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A dungeon, prison

The French had a word for it, and presumably a need. Medieval times were not the romantic era we imagine now, but were dangerous times, especially if you were an enemy of a powerful figure such as a member of the nobility or clergy. Many people were held, legally or illegally in castle donjons, whence we draw our word 'dungeon'. Some were held for torture, ransom, punishment or pleasure. Some were simply held because they were considered too dangerous to release.

Some were simply imprisoned to take them out of the way, permanently. These were frequently dropped into deep vertical cells, whose only opening was a trapdoor at the top. Here they might be left to rot and die, forgotten. This, then was the origin of both the cell and the word, drawn from the French 'oublier' (to forget).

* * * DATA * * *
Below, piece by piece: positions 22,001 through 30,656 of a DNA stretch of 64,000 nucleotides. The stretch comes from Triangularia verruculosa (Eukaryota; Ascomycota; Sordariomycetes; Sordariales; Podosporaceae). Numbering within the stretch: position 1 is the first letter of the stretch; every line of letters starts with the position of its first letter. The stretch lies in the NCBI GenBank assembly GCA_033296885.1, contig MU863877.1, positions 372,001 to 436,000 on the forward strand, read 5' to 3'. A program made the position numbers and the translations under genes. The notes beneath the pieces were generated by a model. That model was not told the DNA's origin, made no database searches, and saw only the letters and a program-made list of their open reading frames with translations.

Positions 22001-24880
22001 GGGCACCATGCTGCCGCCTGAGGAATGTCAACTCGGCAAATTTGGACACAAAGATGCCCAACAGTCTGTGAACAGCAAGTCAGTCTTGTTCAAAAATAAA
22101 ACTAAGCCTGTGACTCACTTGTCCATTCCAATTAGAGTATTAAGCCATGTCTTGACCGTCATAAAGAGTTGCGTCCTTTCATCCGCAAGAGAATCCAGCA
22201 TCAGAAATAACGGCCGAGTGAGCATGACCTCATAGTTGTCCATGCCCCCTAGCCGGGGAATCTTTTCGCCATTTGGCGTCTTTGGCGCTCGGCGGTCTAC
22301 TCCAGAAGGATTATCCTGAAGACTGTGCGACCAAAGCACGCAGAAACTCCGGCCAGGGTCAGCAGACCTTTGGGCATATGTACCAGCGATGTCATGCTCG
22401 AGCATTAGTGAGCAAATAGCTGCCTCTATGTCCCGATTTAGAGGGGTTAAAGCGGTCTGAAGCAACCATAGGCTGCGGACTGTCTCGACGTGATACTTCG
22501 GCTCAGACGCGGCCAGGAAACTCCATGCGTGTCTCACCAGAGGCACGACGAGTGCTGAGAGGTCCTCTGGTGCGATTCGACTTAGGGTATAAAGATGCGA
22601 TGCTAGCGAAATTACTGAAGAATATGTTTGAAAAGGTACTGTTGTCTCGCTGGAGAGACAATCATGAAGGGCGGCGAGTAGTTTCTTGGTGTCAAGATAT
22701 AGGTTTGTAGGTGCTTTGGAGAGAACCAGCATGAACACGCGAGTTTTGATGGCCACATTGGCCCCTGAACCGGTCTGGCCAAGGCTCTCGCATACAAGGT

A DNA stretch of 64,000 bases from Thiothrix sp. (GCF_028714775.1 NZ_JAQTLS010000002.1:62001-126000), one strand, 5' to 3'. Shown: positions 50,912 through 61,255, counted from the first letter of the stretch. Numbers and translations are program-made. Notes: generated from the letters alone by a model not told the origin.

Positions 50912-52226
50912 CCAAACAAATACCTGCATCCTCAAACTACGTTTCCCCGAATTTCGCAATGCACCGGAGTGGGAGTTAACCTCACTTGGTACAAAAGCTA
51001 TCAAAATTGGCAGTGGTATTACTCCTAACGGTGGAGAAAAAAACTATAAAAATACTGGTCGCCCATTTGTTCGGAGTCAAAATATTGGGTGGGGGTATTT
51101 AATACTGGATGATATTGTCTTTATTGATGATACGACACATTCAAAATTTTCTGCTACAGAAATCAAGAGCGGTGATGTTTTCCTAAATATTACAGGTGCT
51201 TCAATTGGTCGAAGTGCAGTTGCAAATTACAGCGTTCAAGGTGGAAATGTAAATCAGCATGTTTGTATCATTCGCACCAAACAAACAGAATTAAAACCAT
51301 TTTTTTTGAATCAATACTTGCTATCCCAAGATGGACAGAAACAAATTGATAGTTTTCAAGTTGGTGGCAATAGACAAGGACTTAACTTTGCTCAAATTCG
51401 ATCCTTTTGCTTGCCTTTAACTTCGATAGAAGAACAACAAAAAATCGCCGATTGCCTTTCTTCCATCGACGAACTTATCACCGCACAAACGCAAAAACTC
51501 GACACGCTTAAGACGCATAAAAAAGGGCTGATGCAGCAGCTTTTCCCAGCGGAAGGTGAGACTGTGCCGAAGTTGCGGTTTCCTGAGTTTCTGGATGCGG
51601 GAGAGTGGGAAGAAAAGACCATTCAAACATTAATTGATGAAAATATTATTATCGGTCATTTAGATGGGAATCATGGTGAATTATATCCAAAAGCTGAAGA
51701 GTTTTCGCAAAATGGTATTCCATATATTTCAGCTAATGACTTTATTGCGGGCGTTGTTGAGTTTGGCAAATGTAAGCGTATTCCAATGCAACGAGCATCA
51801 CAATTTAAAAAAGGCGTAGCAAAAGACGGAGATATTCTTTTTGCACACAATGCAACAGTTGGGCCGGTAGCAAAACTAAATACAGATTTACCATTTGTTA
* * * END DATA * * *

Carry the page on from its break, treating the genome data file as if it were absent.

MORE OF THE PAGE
The oubliette became a feature of many European castles. Some still exist, and the curious tourist may visit them at leisure. Warwick Castle, in the English West Midlands still has one, as does Amberley Castle in Sussex, but the grisliest must certainly be that at Leap Castle neat Kinnitty in Ireland. Here, the discovery of heaps of human bones on the floor of the bricked-up oubliette is a ghoulish reminder of the horrible end facing anyone thrown into it. This was a lonely, protracted death, certainly worse than being buried alive, as the prisoner would be able to hear people moving about him, ignoring his pleas for help and release.

The word has also been applied to the so-called priest holes, used for refuge and escape during the many periods of religious persecution which tore Europe apart from time to time. It is also used sometimes to describe any place where things may be sent to be forgotten - the most modern of which is the /dev/null device in Unix computing.